The Yemeni "legitimate" government has accused the Houthis group (Ansar Allah) of seizure 20 truckloads of aid belonging to the World Food Program bound for hospitals in Ibb province.
According to Aden-based "Saba" news agency the Minister of Local Administration, the Chairman of the Higher Committee for Relief Aid, Abdulraqeeb Fatah, called upon the UN Under-Secretary-General for Humanitarin Affairs, Mark Lowcock and the UN Humanitarian Coordinator for Yemen, Lise Grande, to take an urgent act and pressure the Houthi militia to release relief aid trucks and fuel-laden locomotives.
He said: "The recent Houthi act was a violation of the humanitarian ethic and the principles of the United Nations."
Fatah also called on the international community to condemn and criminalize the atrocities committed by the Houthi militia.
Yemen has been racked by bloody conflict between the Saudi-backed government and the Iranian-backed Houthis who have taken over Sana'a and most populated areas in the north since late in 2014, triggering what the UN dub as the world's worst humanitarian crisis.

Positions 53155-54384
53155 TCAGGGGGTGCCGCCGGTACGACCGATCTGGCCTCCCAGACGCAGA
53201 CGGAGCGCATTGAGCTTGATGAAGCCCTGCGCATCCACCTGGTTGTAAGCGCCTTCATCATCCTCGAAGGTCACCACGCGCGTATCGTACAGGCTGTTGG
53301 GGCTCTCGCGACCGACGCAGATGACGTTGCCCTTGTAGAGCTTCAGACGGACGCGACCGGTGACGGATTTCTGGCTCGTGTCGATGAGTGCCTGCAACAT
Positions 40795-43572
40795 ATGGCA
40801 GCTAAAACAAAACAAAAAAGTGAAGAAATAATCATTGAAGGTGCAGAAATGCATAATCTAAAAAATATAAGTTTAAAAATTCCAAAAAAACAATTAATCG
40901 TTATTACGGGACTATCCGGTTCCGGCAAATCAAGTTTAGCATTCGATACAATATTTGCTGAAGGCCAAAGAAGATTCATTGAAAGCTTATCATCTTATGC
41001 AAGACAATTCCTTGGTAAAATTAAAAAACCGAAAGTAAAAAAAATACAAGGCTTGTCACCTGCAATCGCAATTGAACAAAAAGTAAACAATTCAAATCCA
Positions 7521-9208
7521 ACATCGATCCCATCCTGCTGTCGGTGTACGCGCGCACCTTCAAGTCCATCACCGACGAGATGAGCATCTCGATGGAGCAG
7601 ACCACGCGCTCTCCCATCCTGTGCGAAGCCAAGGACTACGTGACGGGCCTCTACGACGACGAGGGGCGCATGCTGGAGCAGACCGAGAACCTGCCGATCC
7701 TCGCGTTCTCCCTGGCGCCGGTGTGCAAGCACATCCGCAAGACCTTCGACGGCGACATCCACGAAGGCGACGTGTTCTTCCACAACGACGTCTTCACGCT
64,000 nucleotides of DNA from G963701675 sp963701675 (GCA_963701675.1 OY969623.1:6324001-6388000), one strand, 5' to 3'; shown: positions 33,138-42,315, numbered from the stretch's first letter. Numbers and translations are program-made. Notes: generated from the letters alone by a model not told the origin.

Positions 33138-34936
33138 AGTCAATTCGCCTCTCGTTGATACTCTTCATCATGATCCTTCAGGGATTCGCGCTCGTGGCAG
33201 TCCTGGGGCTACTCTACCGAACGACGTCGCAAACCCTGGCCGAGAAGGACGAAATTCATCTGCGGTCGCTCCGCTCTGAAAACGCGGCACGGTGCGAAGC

On December 31, the United Nations' WFP directly accused Houthis of fraud and thieving food aid intended for millions of Yemeni people in need and selling them at markets in rebel-held provinces and cities in north of the country.
WFP director David Beasley said after the Program learnt many people in the Houthi-controlled capital, Sana'a, have not been getting, its own investigation had found "evidence of trucks illicitly removing food from designated food distribution center" in Houthi-controlled areas as well as fraud by a local food aid distributer connected to the Houthis' Education Ministry.
"These incidents of fraud amount to stealing food from the mouths of hungry Yemeni children," AP quoted Beasley as saying while "children are dying in Yemen because they do not have enough to eat.. It's a disgrace, criminal, it's wrong, and it needs to end."
Yemen war has left tens of thousands killed, hundreds of thousands injured, 3 million displaced and most of the population in need for a type of humanitarian aid and immediate protection, including 14 million people risking famine and some 1.8 million children suffering malnutrition.